Climate Policies and Induced Technological Change: Which to Choose, the Carrot or the Stick?
AbstractPolicies to reduce emissions of greenhousegases such as CO 2, will affect the rate andpattern of technological change in alternativeenergy supply and other production processes.Imperfections in markets for non-pollutingtechnologies imply that a decentralised economydoes not deliver a socially optimal outcome,and this could justify policy interventionssuch as subsidies. This paper considers thewelfare effects of technology subsidies as partof a carbon abatement policy package. We arguethat the presence of spillovers in alternativeenergy technologies does not necessarily implythat subsidy policies are welfare improving. Weillustrate this point in the context of ageneral equilibrium model with two forms ofcarbon-free energy, an existing “alternative energy” which is a substitute for carbon-basedfuels, and “new vintage energy” which providesa carbon-free replacement for existing energyservices. Subsidisation of alternative energyon the grounds of spillover effects can bewelfare-worsening if it crowds-out new vintagetechnologies. Copyright Kluwer Academic Publishers 2004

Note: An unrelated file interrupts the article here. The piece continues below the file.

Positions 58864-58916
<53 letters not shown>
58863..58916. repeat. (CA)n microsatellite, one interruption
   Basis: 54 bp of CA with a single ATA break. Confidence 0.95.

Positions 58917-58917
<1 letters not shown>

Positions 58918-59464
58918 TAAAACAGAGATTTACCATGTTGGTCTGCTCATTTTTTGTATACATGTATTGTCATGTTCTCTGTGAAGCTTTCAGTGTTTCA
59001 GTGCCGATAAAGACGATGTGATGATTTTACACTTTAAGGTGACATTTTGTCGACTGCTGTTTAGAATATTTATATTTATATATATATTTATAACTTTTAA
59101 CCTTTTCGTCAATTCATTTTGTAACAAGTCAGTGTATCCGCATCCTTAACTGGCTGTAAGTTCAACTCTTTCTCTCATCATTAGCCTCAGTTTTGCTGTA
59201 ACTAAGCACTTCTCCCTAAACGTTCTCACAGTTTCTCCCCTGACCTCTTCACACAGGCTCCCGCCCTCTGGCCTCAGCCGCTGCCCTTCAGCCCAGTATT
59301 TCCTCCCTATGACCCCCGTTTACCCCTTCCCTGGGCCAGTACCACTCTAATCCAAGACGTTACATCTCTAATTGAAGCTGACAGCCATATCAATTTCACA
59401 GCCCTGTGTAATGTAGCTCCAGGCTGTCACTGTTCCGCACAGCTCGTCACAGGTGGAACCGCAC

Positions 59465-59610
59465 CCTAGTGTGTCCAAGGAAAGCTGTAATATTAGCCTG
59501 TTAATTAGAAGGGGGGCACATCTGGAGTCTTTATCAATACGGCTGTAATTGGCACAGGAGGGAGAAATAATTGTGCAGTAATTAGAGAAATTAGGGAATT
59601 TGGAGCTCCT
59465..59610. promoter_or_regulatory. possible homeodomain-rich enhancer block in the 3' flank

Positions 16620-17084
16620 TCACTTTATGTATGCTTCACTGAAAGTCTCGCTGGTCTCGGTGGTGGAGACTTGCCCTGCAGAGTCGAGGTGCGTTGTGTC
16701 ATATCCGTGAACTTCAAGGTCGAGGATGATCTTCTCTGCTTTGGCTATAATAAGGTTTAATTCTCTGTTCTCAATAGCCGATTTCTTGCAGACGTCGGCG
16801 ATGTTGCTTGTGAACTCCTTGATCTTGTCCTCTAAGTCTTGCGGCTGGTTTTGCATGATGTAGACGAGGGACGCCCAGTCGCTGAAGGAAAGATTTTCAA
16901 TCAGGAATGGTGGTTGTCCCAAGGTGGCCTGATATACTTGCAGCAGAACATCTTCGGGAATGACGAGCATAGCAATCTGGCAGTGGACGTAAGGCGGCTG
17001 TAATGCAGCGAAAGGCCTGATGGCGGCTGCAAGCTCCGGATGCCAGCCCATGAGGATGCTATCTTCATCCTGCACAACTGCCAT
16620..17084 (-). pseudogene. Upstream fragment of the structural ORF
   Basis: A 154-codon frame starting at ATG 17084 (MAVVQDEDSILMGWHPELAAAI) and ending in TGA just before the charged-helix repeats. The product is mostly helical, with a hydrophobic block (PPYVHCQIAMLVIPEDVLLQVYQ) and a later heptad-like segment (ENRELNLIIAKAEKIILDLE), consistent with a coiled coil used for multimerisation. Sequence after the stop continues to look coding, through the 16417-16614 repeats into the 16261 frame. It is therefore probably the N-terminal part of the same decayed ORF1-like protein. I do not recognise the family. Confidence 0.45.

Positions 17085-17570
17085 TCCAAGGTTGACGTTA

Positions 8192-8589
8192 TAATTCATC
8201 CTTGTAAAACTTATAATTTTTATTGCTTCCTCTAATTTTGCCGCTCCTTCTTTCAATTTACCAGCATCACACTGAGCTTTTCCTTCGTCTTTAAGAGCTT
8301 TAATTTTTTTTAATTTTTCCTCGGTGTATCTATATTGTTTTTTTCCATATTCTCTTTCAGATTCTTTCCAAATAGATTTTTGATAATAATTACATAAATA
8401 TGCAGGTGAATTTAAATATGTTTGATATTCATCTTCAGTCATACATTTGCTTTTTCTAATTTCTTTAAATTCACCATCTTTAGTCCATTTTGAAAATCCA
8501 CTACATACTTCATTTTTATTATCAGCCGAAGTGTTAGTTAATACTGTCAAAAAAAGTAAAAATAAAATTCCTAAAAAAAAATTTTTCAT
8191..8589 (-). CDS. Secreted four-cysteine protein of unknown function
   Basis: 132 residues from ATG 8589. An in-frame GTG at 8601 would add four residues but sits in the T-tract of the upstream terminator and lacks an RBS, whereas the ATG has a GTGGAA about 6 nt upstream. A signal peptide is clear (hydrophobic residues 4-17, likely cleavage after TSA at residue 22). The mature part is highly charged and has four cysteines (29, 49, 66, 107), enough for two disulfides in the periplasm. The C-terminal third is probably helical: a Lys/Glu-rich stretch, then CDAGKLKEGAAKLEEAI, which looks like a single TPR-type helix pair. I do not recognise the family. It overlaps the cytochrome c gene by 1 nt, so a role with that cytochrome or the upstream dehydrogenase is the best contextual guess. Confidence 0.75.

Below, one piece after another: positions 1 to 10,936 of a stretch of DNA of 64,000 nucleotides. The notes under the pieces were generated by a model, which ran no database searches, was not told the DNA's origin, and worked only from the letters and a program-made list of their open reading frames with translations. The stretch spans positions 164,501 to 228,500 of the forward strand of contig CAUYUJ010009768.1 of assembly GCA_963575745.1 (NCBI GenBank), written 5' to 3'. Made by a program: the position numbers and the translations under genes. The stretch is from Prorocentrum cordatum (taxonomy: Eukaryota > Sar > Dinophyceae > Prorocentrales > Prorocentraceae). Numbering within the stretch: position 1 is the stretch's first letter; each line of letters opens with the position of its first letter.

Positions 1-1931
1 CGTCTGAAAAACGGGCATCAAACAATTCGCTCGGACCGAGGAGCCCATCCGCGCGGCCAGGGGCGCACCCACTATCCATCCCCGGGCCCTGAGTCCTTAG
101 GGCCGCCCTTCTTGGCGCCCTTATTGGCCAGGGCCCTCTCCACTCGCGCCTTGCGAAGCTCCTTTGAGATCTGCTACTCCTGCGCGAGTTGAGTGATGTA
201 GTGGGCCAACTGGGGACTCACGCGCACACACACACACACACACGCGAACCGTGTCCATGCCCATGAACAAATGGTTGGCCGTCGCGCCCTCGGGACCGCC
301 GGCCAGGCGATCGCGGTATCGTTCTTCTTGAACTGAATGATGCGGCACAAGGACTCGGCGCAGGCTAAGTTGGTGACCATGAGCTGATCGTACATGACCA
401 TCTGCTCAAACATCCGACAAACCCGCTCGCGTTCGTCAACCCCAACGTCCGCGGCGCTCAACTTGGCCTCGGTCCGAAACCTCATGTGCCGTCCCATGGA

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Bibliographic InfoArticle provided by European Association of Environmental and Resource Economists in its journal Environmental and Resource Economics.
Volume (Year): 27 (2004)
Issue (Month): 1 (January)
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climate change policies; computable general equilibrium model; induced technological change; policy instruments; spillovers;
Other versions of this item:
- Kverndokk,S. & Rosendahl,K.E. & Rutherford,T.F., 2001. "Climate policies and induced technological change : which to choose the carrot or the stick?," Memorandum 26/2001, Oslo University, Department of Economics.
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